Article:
Many organisations will have felt the pressure to become compliant. In some cases, there are a few left wondering what will be left in the aftermath of the launch of GDPR?

In this piece we’ll be examining why the new world should be considered an opportunity for business leaders, rather than a threat.

 

GDPR has the potential to disrupt industries. Whether this change is for their own good or not is something that has been debated in the months leading up to now. These conversations will continue past May 25th, far beyond the dreaded D-day (the D being ‘data’, of course).

From this point onwards, the new law will enforce tighter control on the way businesses collect and store data, forcing a reassessment of their current methods and the way they handle personal information – but surely, we all know that by now!

For some the new law will create a refreshing rethink on the way many businesses have worked for years. A recent report from IBM showed that nearly 60% of business leaders surveyed across 1,500 industries saw the revised regulations as an opportunity for data-led transformation. 

To quote Episerver’s VP & CMO, James Norwood, at Ascend London 2018, “[the new] GDPR highlights the need to deliver value to those who actually have intent.”

We are not alone in our belief that the arrival of GDPR shouldn’t be a cause of concern for business leaders. Instead, it should be viewed as an opportunity get smart, to communicate your ongoing trust with your customers and then behave in a way that warrants reciprocal trust. If you’re hoping to capitalise on it, here’s what you need to consider.

Building your experiences with users in mind

Privacy is a concern of consumers. It is an integral part of the buying process, influencing the decisions of consumers. The incoming regulations offer organisations the opportunity to build privacy into their service, not just meeting regulations, but exceeding them to gain a powerful USP to build customer trust. There is a great clip of Steve Jobs talking on just this subject if you want to explore more.

Privacy front and centre
It is one thing to tell customers that their privacy is respected yet hide behind lengthy privacy policies. A policy never constructed for users to read and - more importantly – understand, forcing them to become a background component when signing up to a service. Giving consideration to where privacy is important and flagging it going through any interaction is a stronger way to build trust.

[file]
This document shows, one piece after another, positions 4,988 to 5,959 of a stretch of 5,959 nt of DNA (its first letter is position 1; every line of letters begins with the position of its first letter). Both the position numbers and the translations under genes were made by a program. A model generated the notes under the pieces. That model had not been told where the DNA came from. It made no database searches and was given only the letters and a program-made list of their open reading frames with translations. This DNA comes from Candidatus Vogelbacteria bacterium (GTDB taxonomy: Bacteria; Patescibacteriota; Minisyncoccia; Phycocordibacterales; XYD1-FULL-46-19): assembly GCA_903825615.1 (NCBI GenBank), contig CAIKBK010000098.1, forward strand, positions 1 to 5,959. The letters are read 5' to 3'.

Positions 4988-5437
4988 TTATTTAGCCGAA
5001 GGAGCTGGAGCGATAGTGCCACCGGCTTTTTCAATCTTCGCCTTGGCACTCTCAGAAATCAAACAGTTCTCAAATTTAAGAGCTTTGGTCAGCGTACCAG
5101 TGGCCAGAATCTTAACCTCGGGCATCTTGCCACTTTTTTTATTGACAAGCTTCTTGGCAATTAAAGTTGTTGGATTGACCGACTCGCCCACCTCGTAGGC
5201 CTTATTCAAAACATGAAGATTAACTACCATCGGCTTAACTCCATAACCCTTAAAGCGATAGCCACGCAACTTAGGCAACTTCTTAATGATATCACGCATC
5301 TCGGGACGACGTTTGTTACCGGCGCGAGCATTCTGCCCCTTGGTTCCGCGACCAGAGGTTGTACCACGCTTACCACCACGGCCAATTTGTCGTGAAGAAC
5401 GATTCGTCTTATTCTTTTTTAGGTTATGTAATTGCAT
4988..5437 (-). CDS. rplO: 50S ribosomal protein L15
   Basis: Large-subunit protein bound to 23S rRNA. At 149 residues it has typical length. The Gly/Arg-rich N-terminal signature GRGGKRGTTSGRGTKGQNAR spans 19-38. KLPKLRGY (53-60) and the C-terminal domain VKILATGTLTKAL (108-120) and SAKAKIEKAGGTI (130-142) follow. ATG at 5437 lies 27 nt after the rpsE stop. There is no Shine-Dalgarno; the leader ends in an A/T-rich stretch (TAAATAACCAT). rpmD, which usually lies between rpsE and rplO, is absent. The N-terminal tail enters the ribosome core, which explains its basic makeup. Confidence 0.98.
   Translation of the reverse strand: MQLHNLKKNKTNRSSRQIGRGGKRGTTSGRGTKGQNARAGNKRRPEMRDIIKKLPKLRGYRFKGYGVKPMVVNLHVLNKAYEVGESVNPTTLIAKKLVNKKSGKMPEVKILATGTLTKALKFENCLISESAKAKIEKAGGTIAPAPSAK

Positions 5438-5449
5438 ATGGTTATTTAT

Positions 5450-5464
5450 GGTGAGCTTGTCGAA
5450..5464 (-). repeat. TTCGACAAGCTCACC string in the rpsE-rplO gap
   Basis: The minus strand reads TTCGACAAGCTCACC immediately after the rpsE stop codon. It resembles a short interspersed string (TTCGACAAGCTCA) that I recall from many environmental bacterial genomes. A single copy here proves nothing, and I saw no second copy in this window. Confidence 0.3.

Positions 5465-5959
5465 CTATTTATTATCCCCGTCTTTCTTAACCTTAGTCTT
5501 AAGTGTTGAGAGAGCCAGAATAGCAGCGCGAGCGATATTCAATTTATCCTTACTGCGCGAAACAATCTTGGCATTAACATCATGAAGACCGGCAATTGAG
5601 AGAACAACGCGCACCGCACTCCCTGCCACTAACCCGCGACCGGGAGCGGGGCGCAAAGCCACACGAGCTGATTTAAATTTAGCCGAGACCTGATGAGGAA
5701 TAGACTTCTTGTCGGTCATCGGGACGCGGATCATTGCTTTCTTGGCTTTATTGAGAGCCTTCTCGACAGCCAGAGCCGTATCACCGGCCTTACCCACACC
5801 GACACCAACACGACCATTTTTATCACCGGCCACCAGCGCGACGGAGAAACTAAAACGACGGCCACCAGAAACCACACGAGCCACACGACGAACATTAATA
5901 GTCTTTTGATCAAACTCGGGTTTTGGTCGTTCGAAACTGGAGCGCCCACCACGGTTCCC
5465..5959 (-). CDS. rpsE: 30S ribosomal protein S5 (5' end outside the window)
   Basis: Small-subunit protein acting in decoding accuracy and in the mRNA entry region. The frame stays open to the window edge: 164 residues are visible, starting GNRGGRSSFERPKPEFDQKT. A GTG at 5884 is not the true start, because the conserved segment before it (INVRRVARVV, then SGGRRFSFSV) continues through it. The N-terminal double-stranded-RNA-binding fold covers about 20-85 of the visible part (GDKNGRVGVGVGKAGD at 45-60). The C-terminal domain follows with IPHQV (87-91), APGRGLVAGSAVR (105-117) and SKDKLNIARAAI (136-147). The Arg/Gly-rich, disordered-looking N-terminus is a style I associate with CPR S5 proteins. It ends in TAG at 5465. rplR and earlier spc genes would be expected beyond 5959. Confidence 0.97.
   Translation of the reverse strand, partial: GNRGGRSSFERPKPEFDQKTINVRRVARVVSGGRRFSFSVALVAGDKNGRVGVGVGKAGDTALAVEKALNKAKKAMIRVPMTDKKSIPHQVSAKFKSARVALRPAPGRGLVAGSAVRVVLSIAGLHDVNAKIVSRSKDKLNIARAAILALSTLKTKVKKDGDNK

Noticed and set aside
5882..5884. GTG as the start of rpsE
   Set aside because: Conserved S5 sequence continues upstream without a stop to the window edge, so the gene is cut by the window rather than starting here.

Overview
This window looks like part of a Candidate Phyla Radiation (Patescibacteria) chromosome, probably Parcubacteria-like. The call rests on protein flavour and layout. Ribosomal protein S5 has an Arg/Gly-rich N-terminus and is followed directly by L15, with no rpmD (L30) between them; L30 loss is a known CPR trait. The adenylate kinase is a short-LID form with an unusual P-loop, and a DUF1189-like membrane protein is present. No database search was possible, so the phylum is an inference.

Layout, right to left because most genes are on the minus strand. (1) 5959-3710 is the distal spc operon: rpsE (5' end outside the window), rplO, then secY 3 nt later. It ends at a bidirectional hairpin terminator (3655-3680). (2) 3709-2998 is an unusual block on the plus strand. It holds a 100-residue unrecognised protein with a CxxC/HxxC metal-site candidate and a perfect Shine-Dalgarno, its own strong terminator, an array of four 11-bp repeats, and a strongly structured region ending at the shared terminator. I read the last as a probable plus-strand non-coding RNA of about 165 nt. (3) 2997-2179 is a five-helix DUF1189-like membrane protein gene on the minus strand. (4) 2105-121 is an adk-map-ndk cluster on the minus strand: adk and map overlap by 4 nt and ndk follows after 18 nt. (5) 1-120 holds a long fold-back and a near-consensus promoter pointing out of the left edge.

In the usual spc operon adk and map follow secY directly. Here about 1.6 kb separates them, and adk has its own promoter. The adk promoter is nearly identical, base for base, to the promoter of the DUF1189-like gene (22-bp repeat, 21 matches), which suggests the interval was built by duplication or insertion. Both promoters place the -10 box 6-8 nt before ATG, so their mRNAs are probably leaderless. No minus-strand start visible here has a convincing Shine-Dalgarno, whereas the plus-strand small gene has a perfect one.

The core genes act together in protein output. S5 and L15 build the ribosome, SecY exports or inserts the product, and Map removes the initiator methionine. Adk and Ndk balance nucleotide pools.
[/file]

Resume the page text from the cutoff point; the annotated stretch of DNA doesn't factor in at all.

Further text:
Remember the old adage, never trust anybody who says, ‘trust me!’

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In building positive user experiences for the projects we’re involved with, we consider how a customer will feel when using a product or service. The new GDPR regulations are an opportunity to bring user privacy to the centre of the products and services on offer, making it a core consideration when designing user journeys.


A user’s information is their own and we should respect this

An important fact being brought to light by the new GDPR is how user information is handled and processed, but also how it is valued.

Organisations do not own a user’s information and must seek permission to use it. Before this has been granted, the user must be informed of how their data is used and assisted in maintaining control of it. Businesses should put effort into making sure there are sufficient communication methods at all stages of their process.

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Previously marketing teams could get caught up in maximising the size of their email database, the important measurement of quality was minimising the volume of unsubscribes not the volume of quality engagements. A focus on the quality of interested, up to date and engaged contacts, will be refreshing. 

The spirit is secure by design as default, with a perception that contacts will now be the names of individuals who are of high value to the organisation. Not a collection of old event attendee lists, a few contacts ported from business cards collected in a fish bowl and a list that was purchased once of spurious provenance.

You shouldn’t collect more data than you need to and you shouldn’t hold on to data for longer than necessary.


There is a disconnect between how user information is used and how most people think it is used. When a user visits a website it is not just that site which they deal with, but also the many services that site uses to operate including social plugins, analytics and tracking. Many users will remain unaware that this tracking occurs which could no longer be the case following the new requirements.


Minimising impact

To explain this fully, let’s examine how two news sites use third-party services on their sites.